New Yorkers Luck Out with New Waterfront Park

In Long Island City, Queens, Mayor Michael Bloomberg just unveiled the first phase of Hunter’s Point South Waterfront Park, a 5-acre park in a part of New York City without much green space. While the park is clearly a stunner, it is also highly resilient and designed to adapt to climate change. The park will eventually total 11 acres in a 30-acre development that includes affordable housing, a new school, and retail space. Designed by landscape architects Thomas Balsley Associates and architects Weiss/Manfredi, the park itself, along with the nearby infrastructure and roadways, cost $66 million, which was primarily paid for by the city’s department of housing preservation and development.

Resiliency is integral to the design. According to the designers, “Hunter’s Point South Waterfront Park will become a new model of urban ecology and a laboratory for innovative sustainable design. The integrated design weaves together infrastructure, landscape, and architecture to transform this previously underutilized site into new ecological corridors that anticipate the inevitable patterns of flooding and rising water levels along the East River.”

The centerpiece of the new space is a 1.25-acre “recreation oval” with artificial turf designed for sports. Around this shape, there’s natural grass for those who want to lay out and catch some sun. The oval centers a playground, dog run, and urban beach with actual sand.

In a crescent shape at the edge of the oval visitors can find Weiss/Manfredi’s corrugated metal pavilion canopy, which was designed to “evoke the site’s industrial past.” The pavilion, which hosts a cafe, restrooms, and park offices, has achieved net-zero power consumption through the use of  64 solar panels, which meet about 50 percent of the park’s energy needs. The roof is designed so that enough extra panels could be added to meet 100 percent. It also steers runoff to nearby bioswales. Pretty clever.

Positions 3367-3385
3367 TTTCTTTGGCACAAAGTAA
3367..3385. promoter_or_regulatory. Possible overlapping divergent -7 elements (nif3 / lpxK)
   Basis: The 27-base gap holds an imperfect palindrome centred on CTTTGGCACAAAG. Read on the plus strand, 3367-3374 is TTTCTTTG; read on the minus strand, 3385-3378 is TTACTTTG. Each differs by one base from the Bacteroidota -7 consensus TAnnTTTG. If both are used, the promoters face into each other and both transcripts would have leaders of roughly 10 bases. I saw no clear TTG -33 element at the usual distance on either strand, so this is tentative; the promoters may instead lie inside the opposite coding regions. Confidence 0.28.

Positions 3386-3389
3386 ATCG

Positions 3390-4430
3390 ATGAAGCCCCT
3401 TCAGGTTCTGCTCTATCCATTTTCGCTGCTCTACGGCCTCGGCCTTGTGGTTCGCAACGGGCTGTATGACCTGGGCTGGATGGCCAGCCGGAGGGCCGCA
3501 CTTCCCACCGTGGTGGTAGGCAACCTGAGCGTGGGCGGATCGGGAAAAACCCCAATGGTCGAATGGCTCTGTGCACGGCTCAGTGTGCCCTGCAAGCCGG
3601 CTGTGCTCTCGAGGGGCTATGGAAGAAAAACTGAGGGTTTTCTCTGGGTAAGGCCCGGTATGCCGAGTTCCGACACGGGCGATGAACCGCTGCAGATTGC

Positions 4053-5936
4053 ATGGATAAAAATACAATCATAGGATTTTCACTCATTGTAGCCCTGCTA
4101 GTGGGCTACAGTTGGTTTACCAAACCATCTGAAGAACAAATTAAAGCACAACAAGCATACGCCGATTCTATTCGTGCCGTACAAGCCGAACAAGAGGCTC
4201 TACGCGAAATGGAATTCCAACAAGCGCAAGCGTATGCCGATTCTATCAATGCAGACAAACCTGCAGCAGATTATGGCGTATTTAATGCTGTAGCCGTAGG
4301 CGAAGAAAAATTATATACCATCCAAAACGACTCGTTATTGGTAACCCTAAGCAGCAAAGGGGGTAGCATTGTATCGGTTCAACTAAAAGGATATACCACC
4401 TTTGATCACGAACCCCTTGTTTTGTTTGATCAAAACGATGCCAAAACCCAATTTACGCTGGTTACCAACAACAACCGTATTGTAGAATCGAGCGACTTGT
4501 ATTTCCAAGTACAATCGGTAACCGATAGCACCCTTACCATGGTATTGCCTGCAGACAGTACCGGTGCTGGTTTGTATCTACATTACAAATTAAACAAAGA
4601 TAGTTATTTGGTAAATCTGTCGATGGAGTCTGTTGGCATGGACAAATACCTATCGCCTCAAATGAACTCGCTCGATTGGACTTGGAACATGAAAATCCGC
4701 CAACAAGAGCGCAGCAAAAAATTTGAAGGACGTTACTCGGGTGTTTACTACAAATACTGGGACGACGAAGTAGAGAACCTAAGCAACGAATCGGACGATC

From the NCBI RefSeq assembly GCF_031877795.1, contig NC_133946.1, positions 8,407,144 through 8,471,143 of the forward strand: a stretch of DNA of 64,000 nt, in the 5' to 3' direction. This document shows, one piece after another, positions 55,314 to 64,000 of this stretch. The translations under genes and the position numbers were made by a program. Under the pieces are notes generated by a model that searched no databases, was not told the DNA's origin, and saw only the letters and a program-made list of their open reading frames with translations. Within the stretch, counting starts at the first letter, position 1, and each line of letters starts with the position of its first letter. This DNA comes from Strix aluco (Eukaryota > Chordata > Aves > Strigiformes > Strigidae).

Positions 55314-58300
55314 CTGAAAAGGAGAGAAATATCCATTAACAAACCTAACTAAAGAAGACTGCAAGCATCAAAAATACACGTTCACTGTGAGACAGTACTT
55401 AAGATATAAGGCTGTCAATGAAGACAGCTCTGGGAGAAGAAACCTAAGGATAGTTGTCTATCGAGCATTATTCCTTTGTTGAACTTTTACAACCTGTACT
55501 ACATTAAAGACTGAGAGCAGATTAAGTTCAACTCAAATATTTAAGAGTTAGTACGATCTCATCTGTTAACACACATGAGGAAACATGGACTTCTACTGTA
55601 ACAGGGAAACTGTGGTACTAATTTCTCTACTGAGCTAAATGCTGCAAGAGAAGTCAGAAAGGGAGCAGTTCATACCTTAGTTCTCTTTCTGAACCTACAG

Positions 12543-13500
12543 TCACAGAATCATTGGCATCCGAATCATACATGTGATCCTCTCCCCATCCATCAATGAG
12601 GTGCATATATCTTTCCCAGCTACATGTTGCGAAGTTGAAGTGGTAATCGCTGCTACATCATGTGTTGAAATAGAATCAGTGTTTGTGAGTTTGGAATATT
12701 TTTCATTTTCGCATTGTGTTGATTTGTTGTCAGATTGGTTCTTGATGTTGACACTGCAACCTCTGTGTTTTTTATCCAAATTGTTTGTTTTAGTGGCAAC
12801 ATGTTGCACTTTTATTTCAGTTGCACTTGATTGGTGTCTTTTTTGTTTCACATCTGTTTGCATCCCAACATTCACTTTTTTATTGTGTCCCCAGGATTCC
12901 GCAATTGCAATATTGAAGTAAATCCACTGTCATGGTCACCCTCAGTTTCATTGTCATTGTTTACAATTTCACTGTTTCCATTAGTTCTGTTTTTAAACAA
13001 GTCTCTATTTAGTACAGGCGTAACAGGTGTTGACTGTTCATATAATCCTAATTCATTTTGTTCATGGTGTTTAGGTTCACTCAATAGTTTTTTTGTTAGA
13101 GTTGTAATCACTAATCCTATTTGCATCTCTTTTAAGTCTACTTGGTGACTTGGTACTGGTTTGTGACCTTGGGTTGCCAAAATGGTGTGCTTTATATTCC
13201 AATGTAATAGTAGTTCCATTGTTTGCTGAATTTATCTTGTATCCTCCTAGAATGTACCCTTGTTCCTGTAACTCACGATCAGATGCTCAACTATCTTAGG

In contrast to all the curved organic forms with the oval center, crescent pavilion, and blob-shaped dog park, the park’s rain garden is rectilinear, with meandering stepped paths breaking up the grid. The designers write that the garden “revisits the area’s distant past as a wetland ecosystem.” But it also reflects the recent past: Balsley built the garden over old railroad tracks, leaving them exposed in the new landscape.

This park truly makes great use of the waterfront, too. You can tell some of these views were lined up to awe.

And there are tons of places to sit and enjoy those amazing views, including one section that actually cantilevers out 30-feet over the edge of the water.

Hunter’s Point Park is just one piece of a bigger project transforming 30 acres of waterfront, turning a legacy of industrial development into a green magnet. The development will be home to the largest affordable housing development since the 1970s. Out of 5,000 residential units, some 60 percent will be “permanently affordable.” The development also includes a new public school ready to open for this school year.

Image credits: (1-5) Albert Večerka/Esto